In the case of adults, perception of others is affected by widespread suggestions that pervade throughout the roots of culture; the effects of these long-term insinuations have manifested in the form of commonly integrated societal stereotypes. Typecasting of individuals by explicit discriminating factors such as race or sexual orientation is perpetuated across large groups of people over periods of time. As psychologist Claude M. Steele asserts, stigma pressure wrought on by social stereotypes impacts the validity of conscious perception of identity[8]. The prospect of a “stereotype threat” is evident in what are widely considered to be societal norms: African-American students underperform across standardized tests, while females appear to be hindered by a palpable “ceiling” in areas such as mathematics [8]. In these cases, the suggestion is the stereotype itself perpetuated by society as a construct, harking back to suggestion as a product of group psychology.

Religious movements such as the Second Great Awakening have also been driven by prestige suggestion, typified by the employment of reverence and other awe-inducing governance by authoritative figures [2]. This suggestibility indicates the inherent human allure of strength, supporting how suggestibility has evolved as a projection from more primitive behaviors [1].

In more current affairs, researchers have taken suggestibility increasingly into account in the placebo effect. The manner in which a physician might verbally prescribe medication and the aural nature of the medical nomenclature inevitably and unavoidably bias results with no way of truly accounting for all possible sources of suggestion that may have some sway in the ultimate effect of the medication on the patient [9].Irving Kirsch’s response expectancy theory in particular credits the role of the subject’s own acuity in prejudicing the functionality of placebos, referring to how individuals anticipate their reaction, be it emotionally or mentally [9]. Such an expectancy renders the subject to be influenced, regardless of intended or undeliberate actions, to achieve the expected result following anticipating [10]; thus, the relation between cognition and behavior may be questioned in light of the increasing context of the role that suggestibility plays in influencing what may appear to be conscious decisions that are instigated by unintentional suggestion.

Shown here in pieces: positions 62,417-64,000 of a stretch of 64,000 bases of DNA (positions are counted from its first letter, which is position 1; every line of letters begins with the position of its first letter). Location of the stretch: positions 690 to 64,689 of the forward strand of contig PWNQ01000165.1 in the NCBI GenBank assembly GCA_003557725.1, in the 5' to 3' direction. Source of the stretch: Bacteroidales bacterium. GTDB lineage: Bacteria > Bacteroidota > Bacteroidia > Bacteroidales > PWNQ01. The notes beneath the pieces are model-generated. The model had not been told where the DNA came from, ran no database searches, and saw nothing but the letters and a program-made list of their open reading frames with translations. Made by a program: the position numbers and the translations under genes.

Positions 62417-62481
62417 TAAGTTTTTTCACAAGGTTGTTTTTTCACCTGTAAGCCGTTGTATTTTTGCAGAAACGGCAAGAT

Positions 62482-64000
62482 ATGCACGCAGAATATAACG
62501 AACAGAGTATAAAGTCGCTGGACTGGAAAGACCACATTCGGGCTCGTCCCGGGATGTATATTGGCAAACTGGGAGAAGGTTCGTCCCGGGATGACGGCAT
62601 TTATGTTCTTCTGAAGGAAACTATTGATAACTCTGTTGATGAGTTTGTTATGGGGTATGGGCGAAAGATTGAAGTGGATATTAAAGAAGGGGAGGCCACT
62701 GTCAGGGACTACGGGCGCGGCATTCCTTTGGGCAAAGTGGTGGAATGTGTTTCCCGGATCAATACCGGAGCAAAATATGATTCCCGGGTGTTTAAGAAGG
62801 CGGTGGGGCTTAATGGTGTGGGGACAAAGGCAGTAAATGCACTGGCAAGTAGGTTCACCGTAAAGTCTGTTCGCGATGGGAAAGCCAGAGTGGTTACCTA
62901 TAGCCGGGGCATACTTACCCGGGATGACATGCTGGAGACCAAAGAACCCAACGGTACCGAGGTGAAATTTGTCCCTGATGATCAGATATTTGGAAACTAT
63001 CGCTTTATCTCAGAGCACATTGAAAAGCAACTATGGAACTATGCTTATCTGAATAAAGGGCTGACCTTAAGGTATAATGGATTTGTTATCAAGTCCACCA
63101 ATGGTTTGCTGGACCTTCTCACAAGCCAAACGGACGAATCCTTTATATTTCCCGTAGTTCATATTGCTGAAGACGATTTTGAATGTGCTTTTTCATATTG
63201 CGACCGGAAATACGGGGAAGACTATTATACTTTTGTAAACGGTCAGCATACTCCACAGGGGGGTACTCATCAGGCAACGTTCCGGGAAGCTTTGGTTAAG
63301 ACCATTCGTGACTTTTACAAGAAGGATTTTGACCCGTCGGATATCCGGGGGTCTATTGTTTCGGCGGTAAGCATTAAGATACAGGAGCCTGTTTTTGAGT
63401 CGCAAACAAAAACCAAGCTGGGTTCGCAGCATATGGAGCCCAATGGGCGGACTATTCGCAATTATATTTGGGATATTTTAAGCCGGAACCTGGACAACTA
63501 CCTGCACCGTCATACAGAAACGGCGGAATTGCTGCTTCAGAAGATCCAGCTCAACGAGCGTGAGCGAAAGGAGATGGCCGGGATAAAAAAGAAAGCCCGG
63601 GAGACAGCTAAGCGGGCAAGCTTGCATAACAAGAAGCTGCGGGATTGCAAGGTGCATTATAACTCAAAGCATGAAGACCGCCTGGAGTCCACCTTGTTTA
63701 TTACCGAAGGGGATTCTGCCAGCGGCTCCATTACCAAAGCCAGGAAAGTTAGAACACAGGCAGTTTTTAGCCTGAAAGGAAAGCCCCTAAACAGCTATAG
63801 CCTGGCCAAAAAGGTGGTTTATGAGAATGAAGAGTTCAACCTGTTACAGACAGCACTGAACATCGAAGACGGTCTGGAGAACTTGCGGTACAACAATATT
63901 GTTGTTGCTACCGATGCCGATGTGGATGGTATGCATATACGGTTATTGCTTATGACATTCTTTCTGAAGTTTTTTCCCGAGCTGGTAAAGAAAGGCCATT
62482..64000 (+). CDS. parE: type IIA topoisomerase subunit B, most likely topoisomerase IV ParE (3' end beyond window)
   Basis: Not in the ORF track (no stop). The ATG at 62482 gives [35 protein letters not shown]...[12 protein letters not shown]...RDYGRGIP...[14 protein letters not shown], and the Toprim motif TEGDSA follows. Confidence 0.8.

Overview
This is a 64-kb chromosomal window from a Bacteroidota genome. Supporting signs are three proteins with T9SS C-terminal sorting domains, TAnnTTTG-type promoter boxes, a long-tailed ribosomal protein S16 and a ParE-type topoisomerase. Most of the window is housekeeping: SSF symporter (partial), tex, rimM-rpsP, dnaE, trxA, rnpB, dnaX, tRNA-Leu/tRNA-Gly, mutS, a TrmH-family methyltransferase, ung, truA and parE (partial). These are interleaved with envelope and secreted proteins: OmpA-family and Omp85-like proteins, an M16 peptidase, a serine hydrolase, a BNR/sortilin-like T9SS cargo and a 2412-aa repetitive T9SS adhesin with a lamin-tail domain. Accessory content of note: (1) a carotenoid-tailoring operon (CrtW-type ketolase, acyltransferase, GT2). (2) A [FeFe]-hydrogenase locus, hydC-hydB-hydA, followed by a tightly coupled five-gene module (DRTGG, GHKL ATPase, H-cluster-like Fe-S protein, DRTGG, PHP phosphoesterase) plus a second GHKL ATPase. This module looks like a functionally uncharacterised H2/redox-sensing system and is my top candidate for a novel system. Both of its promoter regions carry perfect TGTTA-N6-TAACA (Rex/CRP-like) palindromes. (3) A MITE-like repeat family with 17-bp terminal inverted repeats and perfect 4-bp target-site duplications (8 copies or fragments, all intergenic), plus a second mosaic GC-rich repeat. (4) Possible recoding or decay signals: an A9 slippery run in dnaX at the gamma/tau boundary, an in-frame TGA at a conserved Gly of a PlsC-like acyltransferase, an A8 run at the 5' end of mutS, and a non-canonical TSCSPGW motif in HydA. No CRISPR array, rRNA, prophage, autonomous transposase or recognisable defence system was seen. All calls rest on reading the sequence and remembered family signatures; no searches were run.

The degree by which suggestion permeates our living whether unconsciously or knowingly ought to be curbed for the sake of ensuring true individuality. Regardless, the intricacy of how suggestion affects both the brain and the mind leaves the prospect of such impartiality dubious.


[1] Freud, Sigmund. Group Psychology and the Analysis of the Ego. N.p.: n.p., 1922.

[2] Gault, Robert H. “Suggestion and Suggestibility.” American Journal of Sociology 25, no. 2.

[3] Harris, Tom. “How Hypnosis Works.” HowStuffWorks. August 7, 2001. Accessed September 6, 2014.

[4] Déry, Catherine., Campbell, Natasha K.J., et. al “Suggestion overrides automatic audiovisual integration.”

[5] Fiorio, M., Recchia, S., et. al. “Behavioral and neurophysiological investigation of the influence of verbal suggestion on tac­tile perception.”

[6] Leichtman, Michelle D., and Steven J. Ceci. “The Effects of Stereotypes and Suggestions on Preschoolers’ Reports.” Developmental Psychology 31, no. 4 (1995).

[7] “Interference and Inhibition in Cognition and Behavior: Unifying Themes for Educational Psychology.” Educational Psychology Review 11, no. 1 (1999).

[8] Steele, Claude. Whistling Vivaldi: How Stereotypes Affect Us and What We Can Do., 2011.

[9] Kirsch, Irving. “Hypnosis and Placebos: Response Expectancy as a Mediator of Suggestion Effects.” Anales de Psicología 15, no. 1 (1999).

[10] “The Power of Suggestion: What We Expect Influences Our Behavior, for Better or Worse.” ScienceDaily. June 6, 2012. Accessed September 6, 2014.

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Retrieved September 5, 2014 from: laura-worldwide on deviant art.


Allison Kiang is a rising senior at The Harker School. Follow The Triple Helix Online on Twitter and join us on Facebook